December 9, 2023 | Rome, Italy

Bringer of bread

By |2023-02-01T16:04:13+01:00January 6th, 2023|Features Archive|
Without bread and without light, the mind begins to slip.

n the dog days of early July, when all cooling breezes resolve to leave the city, the aging screenwriter who lives in the building across from mine and from time to time brings me fresh bread, seemed also to vanish in the heat.

The superintendent of that building the three structures had gone on his annual holiday, so I lacked information on my bread-bringer. My broken eyesight made it impossible to do the simple thing, visit him 50 meters away, when his phone failed to answer. When you cannot see, such a task is of itself an adventure more daunting than any Magellan undertook.

So, breadless, I held out, hoping a few weeks would pass in a flash. They did not. By night I sat on my terrace, staring up at stars I pretended to know by their individually memorized luminescence. But even stars have their perils. Soon, in that circumscribing darkness, questions of personal meaning and purpose arise, not the sort of queries suited to humid nights. Soon, sweat and tears grow indistinguishable, and no Camus can save you.

By night I sat on my terrace, staring up at stars I pretended to know by their individually memorized luminescence.

Then came the phone call. Behold, it was in fact Ettore, Hector, and, he told me, he was in the direst of quandaries. His cinema “troupe” had left him stranded and alone at a small hotel on Rome’s outskirts and could I, would I, please drive out to fetch him. Strange situation, and a stranger request to a blind man who does not own a car. I expressed my regrets but in my astonishment, did not ask when he might next pass by with bread. He did not pass by, and I heard nothing more for several days, by which time I assumed the call itself had been some sort of verbal hallucination, the kind of thing predisposed to strike old blind men when they sit outdoors, breadless, in any given summer.

The first call had come on a Sunday; I remember the church bell sounding at midnight. The second came on some nondescript day of the week when I again found myself sitting motionless, lost in some vivid memory of driving along a coastal highway in California, blinded not by illness but the setting sun, and driving, as was my way once, very, very fast.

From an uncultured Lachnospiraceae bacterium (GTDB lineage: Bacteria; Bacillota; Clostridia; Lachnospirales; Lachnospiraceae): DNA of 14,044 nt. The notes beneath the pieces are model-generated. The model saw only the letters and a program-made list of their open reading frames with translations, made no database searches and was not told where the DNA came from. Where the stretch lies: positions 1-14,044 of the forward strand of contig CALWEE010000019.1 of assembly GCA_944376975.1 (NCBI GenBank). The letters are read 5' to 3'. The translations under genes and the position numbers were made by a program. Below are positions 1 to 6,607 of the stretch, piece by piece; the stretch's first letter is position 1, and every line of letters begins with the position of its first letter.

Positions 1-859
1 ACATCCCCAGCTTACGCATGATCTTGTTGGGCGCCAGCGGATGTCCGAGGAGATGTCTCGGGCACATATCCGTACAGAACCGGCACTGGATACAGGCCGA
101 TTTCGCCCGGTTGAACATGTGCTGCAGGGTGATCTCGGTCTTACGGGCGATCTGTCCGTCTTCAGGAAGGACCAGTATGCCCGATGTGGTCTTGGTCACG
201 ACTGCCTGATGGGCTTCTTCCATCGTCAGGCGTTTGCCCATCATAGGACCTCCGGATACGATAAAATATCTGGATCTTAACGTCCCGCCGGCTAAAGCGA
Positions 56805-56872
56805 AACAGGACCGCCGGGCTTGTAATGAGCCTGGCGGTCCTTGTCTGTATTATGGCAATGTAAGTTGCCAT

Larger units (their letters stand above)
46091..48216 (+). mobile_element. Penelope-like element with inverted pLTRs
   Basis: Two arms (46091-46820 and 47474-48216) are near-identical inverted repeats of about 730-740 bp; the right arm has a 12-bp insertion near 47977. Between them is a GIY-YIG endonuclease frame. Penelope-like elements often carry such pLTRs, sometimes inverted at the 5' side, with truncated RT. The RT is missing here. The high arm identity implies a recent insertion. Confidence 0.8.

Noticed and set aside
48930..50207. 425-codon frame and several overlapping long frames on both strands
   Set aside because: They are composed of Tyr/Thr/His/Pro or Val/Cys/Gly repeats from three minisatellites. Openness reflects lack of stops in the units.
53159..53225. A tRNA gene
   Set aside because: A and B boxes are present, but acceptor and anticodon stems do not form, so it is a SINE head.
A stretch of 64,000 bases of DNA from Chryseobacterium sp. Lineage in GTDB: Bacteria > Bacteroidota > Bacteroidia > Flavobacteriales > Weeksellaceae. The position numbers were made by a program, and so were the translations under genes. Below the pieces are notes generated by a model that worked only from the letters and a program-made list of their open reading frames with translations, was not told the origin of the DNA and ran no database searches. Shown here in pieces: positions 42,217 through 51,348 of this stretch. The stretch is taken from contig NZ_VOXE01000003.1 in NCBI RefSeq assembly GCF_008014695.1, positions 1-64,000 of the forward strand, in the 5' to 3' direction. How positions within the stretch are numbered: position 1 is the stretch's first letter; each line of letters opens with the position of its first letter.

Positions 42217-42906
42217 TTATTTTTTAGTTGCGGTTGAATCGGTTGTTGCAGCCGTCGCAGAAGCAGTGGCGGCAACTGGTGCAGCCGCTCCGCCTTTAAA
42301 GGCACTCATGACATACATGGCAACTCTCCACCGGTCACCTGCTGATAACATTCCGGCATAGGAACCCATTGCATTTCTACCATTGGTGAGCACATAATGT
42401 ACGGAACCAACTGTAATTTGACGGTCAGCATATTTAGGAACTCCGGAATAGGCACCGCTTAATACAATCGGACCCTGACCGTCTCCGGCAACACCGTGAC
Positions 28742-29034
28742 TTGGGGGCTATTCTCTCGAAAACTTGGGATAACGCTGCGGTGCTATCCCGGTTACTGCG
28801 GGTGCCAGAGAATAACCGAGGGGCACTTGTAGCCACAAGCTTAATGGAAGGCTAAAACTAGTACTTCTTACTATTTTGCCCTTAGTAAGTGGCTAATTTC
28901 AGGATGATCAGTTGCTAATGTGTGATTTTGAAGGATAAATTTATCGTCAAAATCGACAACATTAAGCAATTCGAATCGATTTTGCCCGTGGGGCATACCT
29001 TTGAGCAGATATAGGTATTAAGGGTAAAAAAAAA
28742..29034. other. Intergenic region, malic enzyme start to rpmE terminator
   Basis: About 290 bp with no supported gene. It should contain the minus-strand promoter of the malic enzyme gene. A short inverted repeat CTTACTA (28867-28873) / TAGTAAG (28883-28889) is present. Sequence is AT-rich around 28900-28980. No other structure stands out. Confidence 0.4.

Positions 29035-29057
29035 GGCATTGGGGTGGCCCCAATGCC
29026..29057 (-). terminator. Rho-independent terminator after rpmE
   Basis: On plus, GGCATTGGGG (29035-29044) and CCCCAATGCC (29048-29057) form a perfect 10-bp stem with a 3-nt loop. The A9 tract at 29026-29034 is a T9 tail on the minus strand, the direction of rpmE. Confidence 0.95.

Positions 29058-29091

This time Ettore was even more frantic. Now he was in a room awaiting a producer who was to weigh in on the merits of his script and he had, by his account, been waiting hours, if not days, for the old moviemaker to come out of the room at his villa.


Where was he?

On the Amalfi coast, just outside of Salerno, and how could he be treated this way, he asked. He had, after all, that day lunched with De Sica.

I expressed regret for him but suddenly knew all was not right at the villa, or at the earlier lunch, since Vittorio De Sica had been dead for decades. Was this a slip? Was it heatstroke?

The third call came in the evening of the next day, in which Ettore finally announced he was coming home. His script had been accepted. A film would be made, called, he hoped, Zuppa di Caldo, Soup of Heat. But when I asked him about bread, about our arrangement, he expressed wonder. Did I not remember that I had two maids and what about my daughter, Felicia? Only then did he begin to sob, hanging up on the line, saying “It is such pain,” or perhaps “I am in such pain.” I heard no more from Ettore, no more about the script, nor my imaginary daughter Felicia. He did not come back and the summer went forward, after these communications, in a surreal way.

But when I asked him about bread, he expressed wonder. Did I not remember that I had two maids and what about my daughter, Felicia?

Only several weeks later did the superintendent return to his post. He rang my doorbell and I recognized him by his voice. He handed me a bag of “rosette,” bread rolls. “I thought you might need these,” he said, and then he told me what I had guessed but had chosen to avert truly knowing, since the blind loathe reality. Ettore had been hospitalized a month ago and found to have terminal cancer. He had been in terrible pain and in his mad, pained state, had actually tried to escape from the clinic where he’d been confined. He had died alone (he had no relatives) but “in peace,” the superintendent said, promising to bring me more bread regularly.

But I was not listening to him. I was thinking only of the two words, in peace, and their uselessness in the tricky and unforgiving scheme which we call life — even in quiet, the antithesis of peace. Blame the mind. So stubborn is mine, it never did fully digest those closing, explanatory summer words about how Ettore had come to go. Still now I lie awake in darkness thinking of ways to drive to the outskirts to get my friend and bring him home, or to go further still, the two of us in a red Fiat 1500 convertible, racing from Rome to Naples to make it in time for the opening shoot of Soup of Heat, sure finally that the movie in both our minds had come for us, to include us, forever.

About the Author:

Christopher P. Winner is a veteran American journalist and essayist who was born in Paris in 1953 and has lived in Europe for more than 30 years.